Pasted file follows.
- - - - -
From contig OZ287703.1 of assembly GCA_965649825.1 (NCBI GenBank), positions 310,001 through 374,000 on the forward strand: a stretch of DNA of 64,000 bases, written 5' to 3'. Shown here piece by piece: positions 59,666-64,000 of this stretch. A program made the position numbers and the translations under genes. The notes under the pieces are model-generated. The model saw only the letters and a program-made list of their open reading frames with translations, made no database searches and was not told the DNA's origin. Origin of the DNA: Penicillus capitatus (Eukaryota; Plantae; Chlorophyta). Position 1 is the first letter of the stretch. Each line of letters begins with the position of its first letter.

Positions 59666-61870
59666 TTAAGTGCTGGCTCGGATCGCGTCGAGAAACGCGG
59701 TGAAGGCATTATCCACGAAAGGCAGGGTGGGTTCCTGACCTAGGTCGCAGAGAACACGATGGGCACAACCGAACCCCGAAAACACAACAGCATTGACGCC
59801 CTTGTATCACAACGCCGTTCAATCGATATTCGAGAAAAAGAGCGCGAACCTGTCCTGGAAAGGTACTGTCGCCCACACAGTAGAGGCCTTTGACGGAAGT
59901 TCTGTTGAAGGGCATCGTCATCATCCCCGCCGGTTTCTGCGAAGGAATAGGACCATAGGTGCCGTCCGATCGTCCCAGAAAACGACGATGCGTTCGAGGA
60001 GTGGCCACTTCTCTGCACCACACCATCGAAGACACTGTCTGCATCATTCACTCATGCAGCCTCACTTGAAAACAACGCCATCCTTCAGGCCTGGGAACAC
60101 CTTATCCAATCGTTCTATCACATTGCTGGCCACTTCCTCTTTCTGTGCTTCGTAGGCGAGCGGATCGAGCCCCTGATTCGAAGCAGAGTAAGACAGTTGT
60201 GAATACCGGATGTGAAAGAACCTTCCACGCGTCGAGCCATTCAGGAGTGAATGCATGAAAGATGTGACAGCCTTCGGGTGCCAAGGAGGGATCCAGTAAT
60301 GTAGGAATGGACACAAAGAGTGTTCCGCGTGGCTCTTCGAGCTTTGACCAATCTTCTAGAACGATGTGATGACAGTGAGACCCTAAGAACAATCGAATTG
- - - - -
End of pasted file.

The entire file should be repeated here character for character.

From contig OZ287703.1 of assembly GCA_965649825.1 (NCBI GenBank), positions 310,001 through 374,000 on the forward strand: a stretch of DNA of 64,000 bases, written 5' to 3'. Shown here piece by piece: positions 59,666-64,000 of this stretch. A program made the position numbers and the translations under genes. The notes under the pieces are model-generated. The model saw only the letters and a program-made list of their open reading frames with translations, made no database searches and was not told the DNA's origin. Origin of the DNA: Penicillus capitatus (Eukaryota; Plantae; Chlorophyta). Position 1 is the first letter of the stretch. Each line of letters begins with the position of its first letter.

Positions 59666-61870
59666 TTAAGTGCTGGCTCGGATCGCGTCGAGAAACGCGG
59701 TGAAGGCATTATCCACGAAAGGCAGGGTGGGTTCCTGACCTAGGTCGCAGAGAACACGATGGGCACAACCGAACCCCGAAAACACAACAGCATTGACGCC
59801 CTTGTATCACAACGCCGTTCAATCGATATTCGAGAAAAAGAGCGCGAACCTGTCCTGGAAAGGTACTGTCGCCCACACAGTAGAGGCCTTTGACGGAAGT
59901 TCTGTTGAAGGGCATCGTCATCATCCCCGCCGGTTTCTGCGAAGGAATAGGACCATAGGTGCCGTCCGATCGTCCCAGAAAACGACGATGCGTTCGAGGA
60001 GTGGCCACTTCTCTGCACCACACCATCGAAGACACTGTCTGCATCATTCACTCATGCAGCCTCACTTGAAAACAACGCCATCCTTCAGGCCTGGGAACAC
60101 CTTATCCAATCGTTCTATCACATTGCTGGCCACTTCCTCTTTCTGTGCTTCGTAGGCGAGCGGATCGAGCCCCTGATTCGAAGCAGAGTAAGACAGTTGT
60201 GAATACCGGATGTGAAAGAACCTTCCACGCGTCGAGCCATTCAGGAGTGAATGCATGAAAGATGTGACAGCCTTCGGGTGCCAAGGAGGGATCCAGTAAT
60301 GTAGGAATGGACACAAAGAGTGTTCCGCGTGGCTCTTCGAGCTTTGACCAATCTTCTAGAACGATGTGATGACAGTGAGACCCTAAGAACAATCGAATTG